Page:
NORWICH — The Norwich Farmers Market would host a 150-kilowatt solar array at its Route 5 site under a plan to be presented to town officials and residents over the next two nights.
The proposal calls for White River Junction-based Norwich Solar Technologies to erect solar panels over the market’s vendor booths and its parking lot at the 3½ acre site, with Norwich residents whose homes aren’t favorably oriented for solar installations able to buy into the project.
The land itself is owned by the Co-op Food Stores and leased on a long-term basis to the Farmers Market.
If Norwich Technologies successfully runs a gauntlet of town, regional and state hurdles, it would build the array during the summer and fall of 2020, Norwich Technologies chief technology officer Troy McBride said via email earlier this week.
“The renewable electricity generated by the project will be fed directly into the Vermont electric grid, and will help bring more electricity generation in the state and help the state achieve its stated goal of getting 90 percent of its electricity from renewable sources by the year 2050,” McBride said. “The amount of renewable energy generated … would be equivalent to a reduction of approximately 8 million pounds of C02 released into the atmosphere over a 25-year period.”
The proposed project follows a previous, unsuccessful effort by Norwich Solar Technologies and by the Norwich Energy Committee to establish a 500 kilowatt complex spread over 3½ acres in a town-owned gravel pit at Patchen’s Point on Route 5 north of town.
To receive a permit from the Vermont Public Utility Commission, the developer needs a variety of town and regional agencies to send the PUC formal letters designating the property as a “preferred site” for energy development. Last month, the Norwich Planning Commission authorized sending such a letter on the Farmers Market plan, and the Selectboard is scheduled to consider it during its 6:30 p.m. meeting on Wednesday. The Selectboard last spring deadlocked, 2-2, on whether to sign a similar letter for the Patchen’s Point project.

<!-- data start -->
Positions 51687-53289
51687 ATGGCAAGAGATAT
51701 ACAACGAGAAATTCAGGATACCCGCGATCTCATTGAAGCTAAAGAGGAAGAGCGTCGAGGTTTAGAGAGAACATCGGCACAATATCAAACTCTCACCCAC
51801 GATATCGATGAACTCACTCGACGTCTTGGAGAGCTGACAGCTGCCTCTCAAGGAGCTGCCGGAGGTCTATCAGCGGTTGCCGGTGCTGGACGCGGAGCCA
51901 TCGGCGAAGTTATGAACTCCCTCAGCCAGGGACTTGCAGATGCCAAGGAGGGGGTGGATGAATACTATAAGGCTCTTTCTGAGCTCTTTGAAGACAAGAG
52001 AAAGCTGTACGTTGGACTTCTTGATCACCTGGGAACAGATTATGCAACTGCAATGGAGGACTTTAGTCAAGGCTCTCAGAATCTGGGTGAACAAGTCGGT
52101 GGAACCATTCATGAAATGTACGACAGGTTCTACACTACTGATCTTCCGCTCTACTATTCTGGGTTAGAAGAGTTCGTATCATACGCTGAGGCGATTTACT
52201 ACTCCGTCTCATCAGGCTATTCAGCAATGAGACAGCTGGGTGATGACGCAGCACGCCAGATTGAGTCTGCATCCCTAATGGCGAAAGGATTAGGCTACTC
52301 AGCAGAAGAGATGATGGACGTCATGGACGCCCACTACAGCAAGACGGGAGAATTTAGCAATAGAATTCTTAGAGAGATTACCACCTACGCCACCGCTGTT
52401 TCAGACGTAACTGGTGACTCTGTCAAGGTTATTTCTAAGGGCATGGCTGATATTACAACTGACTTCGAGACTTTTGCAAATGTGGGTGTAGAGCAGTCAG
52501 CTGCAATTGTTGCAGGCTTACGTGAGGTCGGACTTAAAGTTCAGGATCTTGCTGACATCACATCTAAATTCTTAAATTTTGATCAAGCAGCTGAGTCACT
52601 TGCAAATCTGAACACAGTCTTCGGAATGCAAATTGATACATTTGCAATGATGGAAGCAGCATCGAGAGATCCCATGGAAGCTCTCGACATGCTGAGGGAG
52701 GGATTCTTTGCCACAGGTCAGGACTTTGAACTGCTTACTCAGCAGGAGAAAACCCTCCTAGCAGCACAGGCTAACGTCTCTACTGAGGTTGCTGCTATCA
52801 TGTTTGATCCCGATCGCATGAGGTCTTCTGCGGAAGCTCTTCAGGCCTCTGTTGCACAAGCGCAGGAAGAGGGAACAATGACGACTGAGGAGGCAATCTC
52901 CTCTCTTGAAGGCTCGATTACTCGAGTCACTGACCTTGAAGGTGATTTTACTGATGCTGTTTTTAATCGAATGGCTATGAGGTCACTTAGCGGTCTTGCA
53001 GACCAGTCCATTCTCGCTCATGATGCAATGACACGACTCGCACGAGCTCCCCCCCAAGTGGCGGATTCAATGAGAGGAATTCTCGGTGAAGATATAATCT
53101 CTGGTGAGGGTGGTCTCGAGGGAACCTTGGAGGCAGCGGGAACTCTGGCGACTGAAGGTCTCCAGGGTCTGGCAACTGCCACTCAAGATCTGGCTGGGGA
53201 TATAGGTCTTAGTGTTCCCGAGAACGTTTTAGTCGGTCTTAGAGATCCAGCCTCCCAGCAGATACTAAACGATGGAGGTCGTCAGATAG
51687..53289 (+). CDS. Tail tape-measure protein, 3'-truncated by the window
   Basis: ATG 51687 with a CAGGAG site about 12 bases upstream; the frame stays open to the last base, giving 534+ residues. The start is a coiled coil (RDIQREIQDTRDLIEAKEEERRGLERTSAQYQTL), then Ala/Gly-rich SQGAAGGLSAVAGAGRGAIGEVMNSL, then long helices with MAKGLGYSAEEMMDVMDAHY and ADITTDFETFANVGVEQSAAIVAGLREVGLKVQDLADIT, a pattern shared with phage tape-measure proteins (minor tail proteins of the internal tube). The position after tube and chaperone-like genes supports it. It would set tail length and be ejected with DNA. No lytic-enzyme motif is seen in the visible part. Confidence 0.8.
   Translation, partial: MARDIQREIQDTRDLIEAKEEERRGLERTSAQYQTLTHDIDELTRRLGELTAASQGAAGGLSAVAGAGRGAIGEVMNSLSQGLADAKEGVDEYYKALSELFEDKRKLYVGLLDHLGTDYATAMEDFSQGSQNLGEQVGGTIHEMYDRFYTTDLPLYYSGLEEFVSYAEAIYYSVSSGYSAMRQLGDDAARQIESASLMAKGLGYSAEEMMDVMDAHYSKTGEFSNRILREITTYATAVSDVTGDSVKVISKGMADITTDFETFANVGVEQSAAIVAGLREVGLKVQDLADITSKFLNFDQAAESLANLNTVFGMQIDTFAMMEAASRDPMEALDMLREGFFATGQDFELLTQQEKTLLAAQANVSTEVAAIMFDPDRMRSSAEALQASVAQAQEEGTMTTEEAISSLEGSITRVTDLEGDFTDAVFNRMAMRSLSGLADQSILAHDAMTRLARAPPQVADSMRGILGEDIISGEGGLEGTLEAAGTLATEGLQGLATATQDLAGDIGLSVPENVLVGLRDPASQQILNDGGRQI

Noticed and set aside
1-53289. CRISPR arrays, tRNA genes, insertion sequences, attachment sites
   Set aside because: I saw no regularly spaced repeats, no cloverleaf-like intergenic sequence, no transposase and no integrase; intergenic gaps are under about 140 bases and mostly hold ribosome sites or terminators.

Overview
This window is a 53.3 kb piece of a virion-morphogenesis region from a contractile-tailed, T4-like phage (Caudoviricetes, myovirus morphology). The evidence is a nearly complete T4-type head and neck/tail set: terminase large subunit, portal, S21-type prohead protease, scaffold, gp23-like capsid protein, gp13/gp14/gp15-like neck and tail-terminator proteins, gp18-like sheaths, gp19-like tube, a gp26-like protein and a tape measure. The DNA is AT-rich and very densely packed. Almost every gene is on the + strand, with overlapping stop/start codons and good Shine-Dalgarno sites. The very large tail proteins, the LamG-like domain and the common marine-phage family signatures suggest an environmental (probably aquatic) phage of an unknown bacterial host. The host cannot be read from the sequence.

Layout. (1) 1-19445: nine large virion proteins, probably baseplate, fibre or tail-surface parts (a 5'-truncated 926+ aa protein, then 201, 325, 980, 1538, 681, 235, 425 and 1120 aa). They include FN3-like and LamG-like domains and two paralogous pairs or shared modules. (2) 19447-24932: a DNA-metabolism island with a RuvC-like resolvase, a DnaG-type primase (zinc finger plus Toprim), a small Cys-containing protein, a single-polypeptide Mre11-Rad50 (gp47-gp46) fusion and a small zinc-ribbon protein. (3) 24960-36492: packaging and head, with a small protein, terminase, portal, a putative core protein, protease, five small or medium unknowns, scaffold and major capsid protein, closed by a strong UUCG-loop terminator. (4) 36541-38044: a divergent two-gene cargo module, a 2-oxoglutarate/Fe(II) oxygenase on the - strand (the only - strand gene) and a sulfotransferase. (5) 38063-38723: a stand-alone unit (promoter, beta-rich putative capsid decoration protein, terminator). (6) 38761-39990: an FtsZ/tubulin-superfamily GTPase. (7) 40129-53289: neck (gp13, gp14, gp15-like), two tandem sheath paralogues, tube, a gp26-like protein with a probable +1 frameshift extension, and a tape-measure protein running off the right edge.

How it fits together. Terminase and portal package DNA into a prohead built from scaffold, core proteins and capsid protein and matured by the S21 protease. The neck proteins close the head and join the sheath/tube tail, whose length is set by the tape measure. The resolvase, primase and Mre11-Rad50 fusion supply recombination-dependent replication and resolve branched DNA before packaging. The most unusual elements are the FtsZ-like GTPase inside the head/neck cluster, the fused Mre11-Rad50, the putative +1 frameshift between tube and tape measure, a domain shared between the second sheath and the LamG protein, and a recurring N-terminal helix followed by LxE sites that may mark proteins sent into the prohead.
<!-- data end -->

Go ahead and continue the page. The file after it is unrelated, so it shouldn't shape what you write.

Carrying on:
While Wednesday’s presentation to the Selectboard will focus on the regulatory logistics of the project, the Norwich Energy Committee is inviting town residents with an interest in community solar to a meeting at Norwich Public Library on Thursday night at 7.
“We want to get people to realize that this is a good opportunity for them to get solar,” Energy Committee Chairwoman Linda Gray said on Monday. “Unless you have a community solar option for people who don’t have a good site, how can they do it? They can’t.”.
Noting that the average residential household uses about 5 kWh a day, Gray said that 30 of them could conceivably buy a stake in the Farmers Market site. The energy committee hopes to gain commitments to buy from at least 20 households.
The member-vendors of the Farmers Market recently voted, 28-2, to host the array if Norwich Solar receives the necessary permits.
In addition to providing cover from the elements to vendors and customers, the array “would be the first time we’ll have an electrified market, opening up vending opportunities we’ve never had before,” market board member and Royalton farmer Geo Honigford said on Tuesday. “Most of us see it as a win-win.”
David Corriveau can be reached at email@example.com and at 603-727-3304.